3. 3.0 3.1 Portrait and Biographical Album of Rock County, Wisconsin: containing full page portraits and biographical sketches of prominent and representative citizens of the county, together with portraits and biographies of all the governors of the state and of the presidents of the United States. (Chicago [Illinois]: Chicago [Illinois] : Acme Pub., 1889, 1889)
    688.

    HENRY GILES GREENMAN, deceased, was one of the early settlers of Milton, Wis., and for many years was prominently identified with its history. He was a native of New York, born in Brookfield, Madison County, on the 21st day of April, 1810. The days of his boyhood were spent upon his father's farm, and his education was received in the common schools, which he attended until seventeen years of age. At that time he left the parental roof and started out in life for himself. Going to Utica, N.Y., he learned the shoemaker's trade in that city, which occupation he followed for a livelihood until his removal to Alfred, Allegheny County, in the same State, where he engaged in farming for a period of ten years. For four years while residing in Allegheny County he held the position of financial manager of Alfred Academy - now a University - during which time he secured for that institution a loan from the State of $10,000, which was later presented to the academy as a gift. He was several times elected Town Superintendent of Schools and also held the office of Justice of the Peace.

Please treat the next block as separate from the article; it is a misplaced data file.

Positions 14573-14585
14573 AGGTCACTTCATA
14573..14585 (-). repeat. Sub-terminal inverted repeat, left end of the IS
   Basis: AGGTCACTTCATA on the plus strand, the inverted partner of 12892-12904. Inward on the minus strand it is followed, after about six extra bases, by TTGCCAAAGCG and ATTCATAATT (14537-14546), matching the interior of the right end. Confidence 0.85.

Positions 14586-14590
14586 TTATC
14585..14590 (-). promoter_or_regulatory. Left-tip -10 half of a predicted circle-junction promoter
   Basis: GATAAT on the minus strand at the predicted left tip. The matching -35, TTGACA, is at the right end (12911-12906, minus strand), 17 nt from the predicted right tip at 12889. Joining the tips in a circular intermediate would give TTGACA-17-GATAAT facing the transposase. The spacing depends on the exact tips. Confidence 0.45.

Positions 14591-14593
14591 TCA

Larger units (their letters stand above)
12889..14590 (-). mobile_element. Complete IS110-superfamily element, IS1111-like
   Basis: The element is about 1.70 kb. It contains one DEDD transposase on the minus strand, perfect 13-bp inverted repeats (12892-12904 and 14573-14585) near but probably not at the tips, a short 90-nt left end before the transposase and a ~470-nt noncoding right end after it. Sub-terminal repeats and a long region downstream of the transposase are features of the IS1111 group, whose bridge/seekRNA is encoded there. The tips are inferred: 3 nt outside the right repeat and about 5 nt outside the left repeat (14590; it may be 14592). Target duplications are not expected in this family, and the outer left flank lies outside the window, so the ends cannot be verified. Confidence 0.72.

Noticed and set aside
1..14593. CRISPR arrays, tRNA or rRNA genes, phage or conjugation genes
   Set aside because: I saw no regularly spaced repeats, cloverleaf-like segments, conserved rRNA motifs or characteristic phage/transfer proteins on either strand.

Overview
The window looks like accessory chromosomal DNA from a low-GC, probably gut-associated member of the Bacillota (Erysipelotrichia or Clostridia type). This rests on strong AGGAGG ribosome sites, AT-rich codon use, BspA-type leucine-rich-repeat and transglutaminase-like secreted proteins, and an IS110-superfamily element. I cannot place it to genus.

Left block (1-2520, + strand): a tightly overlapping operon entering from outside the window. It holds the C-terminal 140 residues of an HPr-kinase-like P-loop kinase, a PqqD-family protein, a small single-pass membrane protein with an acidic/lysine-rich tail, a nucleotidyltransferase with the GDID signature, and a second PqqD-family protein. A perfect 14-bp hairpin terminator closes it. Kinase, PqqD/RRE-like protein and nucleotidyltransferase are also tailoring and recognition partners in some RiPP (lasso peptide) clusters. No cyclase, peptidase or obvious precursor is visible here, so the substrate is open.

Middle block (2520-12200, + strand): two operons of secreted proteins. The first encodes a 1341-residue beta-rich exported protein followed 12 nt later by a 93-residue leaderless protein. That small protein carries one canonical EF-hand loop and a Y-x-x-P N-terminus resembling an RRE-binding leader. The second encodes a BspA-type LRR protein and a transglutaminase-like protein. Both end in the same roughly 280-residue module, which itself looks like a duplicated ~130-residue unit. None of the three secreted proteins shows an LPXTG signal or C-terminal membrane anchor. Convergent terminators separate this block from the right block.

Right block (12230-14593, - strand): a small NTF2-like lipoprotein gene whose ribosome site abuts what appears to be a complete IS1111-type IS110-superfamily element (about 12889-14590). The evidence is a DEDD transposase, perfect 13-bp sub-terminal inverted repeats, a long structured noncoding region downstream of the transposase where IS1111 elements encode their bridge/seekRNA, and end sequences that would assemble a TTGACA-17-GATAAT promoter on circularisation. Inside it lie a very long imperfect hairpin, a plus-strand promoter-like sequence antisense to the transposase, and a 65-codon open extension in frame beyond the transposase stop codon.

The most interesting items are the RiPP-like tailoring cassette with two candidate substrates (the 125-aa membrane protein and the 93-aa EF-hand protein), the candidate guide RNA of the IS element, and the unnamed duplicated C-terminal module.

On the 16th day of January, 1831, Mr. Greenman wedded Miss Mary B. Maxson, who was born in Newport, R.I., March 27, 1808. They became the parents of four children, all sons. Charles H., the elder, is proprietor of a nursery at Chatfield, Minn.; William B. died at Milton on the 3d day of September, 1853; John M. is a lawyer at Austin, Minn., where he has been several times elected District Attorney, and is now City Attorney; Reynolds J., the fourth son, of whom a sketch will be found elsewhere in this volume, is a lumber dealer and editor of the Milton Junction News. The children, following the teachings of their parents, are now respected men and leading citizens of the several communities where they reside.
    In July, 1851, Mr. Greenman came to Milton and established a lumber yard, continuing in that business until his death, which occurred Oct. 18, 1863. He was prominently identified with the Seventh-day Baptist Church, though not a member, and was widely known and respected for his integrity of purpose. During the greater part of his residence at Milton, he filled the office of Justice of the Peace, was Chairman of the Town board for several terms and for one term was Chairman of the County Board of Supervisors. In his death Rock County lost a valued citizen, one who always did what he could for the furtherance of her interests. Mrs. Greenman, who survives her husband, is living in Milton, and held in high esteem by a large circle of acquaintances.